September 5, 2014

Wells Fargo Offers Down Payment Assistance In Indy

Wells Fargo Offers Down Payment Assistance In Indy

A new program in Indianapolis is offering low and middle income families $15,000 for down payments on a house.

The initiative hopes to spark life into downtrodden neighborhoods.

Wells Fargo is contributing $4.5 million through its NeighborhoodLift program for down payment assistance grants.

Those eligible must have annual incomes at 120 percent or less of the Indianapolis area median income – which is about $77,000 or a family of four.

Kim Smith, with Wells Fargo, says the program is a way to address the local housing crisis.

"We are looking at the housing crisis, right?  We are trying to say 'hey, it's not going to take a silver bullet, it's going to take a huge collaborative effort,'" she said.  "That's why when we came to this city the first thing we did was talk to the mayor and then we pull in the nonprofits and hopefully this will spark something with other major lenders or banks to do something similar."

The NeighborhoodLift program is having a free event for prospective homebuyers Sept. 26 and 27 at the Indiana Convention Center.

To get the grant, families need pre approval, which they can receive at the event.

If approved, they must find a home within 60 days.

Maria Wright, 62, is one of the prospective homeowners.

She is saving for a place to live for her daughter and grandchildren and says the NeighborhoodLift program is exactly what she needs to move forward in buying her own home.

"What a blessing and what a miracle and what a surprise," Wright said of the program.  "I thought I would never be able to accomplish providing a home, a forever home for my grandchildren and my daughter."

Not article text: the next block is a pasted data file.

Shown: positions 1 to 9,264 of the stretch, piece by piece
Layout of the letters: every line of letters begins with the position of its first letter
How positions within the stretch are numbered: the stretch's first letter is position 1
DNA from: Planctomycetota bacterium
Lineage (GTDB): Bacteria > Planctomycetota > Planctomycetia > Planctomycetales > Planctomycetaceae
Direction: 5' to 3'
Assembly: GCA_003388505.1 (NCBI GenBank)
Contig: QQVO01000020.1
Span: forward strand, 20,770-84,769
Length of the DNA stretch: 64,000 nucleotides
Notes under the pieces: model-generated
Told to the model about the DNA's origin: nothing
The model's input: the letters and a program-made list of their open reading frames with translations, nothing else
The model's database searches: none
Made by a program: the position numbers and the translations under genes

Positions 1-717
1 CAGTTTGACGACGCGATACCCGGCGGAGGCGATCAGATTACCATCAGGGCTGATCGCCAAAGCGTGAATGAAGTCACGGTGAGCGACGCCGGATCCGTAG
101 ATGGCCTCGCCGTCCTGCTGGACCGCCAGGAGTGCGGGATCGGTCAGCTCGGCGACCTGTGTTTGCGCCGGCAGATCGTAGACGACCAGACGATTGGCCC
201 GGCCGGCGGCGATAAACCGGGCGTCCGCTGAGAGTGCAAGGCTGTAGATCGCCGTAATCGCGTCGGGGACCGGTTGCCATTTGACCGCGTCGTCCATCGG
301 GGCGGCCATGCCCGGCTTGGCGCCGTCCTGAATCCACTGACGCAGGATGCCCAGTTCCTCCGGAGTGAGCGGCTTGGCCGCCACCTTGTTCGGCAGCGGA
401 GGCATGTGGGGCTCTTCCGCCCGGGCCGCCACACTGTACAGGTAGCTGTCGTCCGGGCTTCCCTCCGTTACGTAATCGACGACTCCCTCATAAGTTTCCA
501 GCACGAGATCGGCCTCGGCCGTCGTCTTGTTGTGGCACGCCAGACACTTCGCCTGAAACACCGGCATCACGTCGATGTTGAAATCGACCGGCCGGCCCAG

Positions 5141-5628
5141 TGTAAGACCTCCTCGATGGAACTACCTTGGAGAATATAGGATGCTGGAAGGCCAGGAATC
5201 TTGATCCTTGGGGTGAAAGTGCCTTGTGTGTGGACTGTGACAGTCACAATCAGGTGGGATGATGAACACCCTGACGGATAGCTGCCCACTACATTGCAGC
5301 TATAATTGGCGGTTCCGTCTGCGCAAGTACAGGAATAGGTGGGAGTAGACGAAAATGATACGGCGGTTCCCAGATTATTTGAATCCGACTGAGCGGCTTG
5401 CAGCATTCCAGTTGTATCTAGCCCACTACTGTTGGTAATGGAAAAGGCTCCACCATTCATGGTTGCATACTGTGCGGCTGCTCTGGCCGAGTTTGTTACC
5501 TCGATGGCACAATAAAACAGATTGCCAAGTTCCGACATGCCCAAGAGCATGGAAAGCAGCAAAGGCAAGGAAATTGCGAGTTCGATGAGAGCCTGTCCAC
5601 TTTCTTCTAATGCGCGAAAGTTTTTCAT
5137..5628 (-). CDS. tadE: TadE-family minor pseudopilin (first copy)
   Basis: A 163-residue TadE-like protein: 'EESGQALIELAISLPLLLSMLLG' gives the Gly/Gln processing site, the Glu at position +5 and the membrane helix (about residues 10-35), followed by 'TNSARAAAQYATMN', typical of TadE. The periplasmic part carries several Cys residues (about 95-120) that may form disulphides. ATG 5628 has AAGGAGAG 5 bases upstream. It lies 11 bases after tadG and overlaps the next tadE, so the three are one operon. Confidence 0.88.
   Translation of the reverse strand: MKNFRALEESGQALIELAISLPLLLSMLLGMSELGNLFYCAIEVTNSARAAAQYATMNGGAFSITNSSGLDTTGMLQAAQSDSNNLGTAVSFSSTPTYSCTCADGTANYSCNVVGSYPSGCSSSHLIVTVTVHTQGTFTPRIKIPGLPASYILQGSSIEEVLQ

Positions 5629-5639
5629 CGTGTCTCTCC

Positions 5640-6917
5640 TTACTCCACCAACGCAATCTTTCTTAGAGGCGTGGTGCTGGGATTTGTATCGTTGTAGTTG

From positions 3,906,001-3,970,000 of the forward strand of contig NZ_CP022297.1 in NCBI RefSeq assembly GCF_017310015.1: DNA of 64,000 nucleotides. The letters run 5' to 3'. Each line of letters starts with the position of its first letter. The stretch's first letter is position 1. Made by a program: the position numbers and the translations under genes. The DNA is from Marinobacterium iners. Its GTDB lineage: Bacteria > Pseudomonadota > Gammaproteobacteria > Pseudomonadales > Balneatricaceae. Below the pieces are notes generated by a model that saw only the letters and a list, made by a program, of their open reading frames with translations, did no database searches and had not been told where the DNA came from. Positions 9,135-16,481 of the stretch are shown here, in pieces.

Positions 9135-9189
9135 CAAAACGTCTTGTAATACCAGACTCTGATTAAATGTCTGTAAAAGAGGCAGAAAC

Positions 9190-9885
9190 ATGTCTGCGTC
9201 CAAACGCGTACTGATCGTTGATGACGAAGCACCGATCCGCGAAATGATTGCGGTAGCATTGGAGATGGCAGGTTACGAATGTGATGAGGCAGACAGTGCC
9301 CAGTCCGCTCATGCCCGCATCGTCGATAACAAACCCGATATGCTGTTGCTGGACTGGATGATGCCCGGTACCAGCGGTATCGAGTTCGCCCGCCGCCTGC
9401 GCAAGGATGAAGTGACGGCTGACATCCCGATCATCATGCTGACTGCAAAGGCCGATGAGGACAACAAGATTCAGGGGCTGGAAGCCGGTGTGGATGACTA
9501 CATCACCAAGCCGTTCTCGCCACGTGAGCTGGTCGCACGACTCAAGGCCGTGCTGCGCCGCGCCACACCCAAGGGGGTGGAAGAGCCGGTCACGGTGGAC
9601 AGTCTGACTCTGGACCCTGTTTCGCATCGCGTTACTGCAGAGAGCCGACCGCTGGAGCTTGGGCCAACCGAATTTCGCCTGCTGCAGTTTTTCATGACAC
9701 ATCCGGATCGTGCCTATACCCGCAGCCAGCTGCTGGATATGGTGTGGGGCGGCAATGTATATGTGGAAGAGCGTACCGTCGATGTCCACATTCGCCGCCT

"The dream can become reality.  It has for me," she said.

Wells Fargo expects the program to help 250 people get into homes. The bank also is donating a half a million dollars to stabilization efforts in Indianapolis communities.

Wells Fargo has been accused of better maintaining bank owned properties in mostly white neighborhoods than they do in predominantly minority neighborhoods.

Last year, the bank reached a $27 million settlement with 19 cities across the country, including Indianapolis which received about $1.4 million.

But, Executive Director of the Mapleton Fall Creek neighborhood, Leigh Riley Evans, says she has seen a shift in Wells Fargo’s practices and credits them with trying to create homeownership in all communities.

"They have done so with their marketing. They have done so with their financial support and this third example with the NeighborhoodLift program," said Evans.  "There is now $15,000 available for down payment assistance to support the homeowner and that is a huge amount of money that can make a difference for an individual looking for a forever home for their family."

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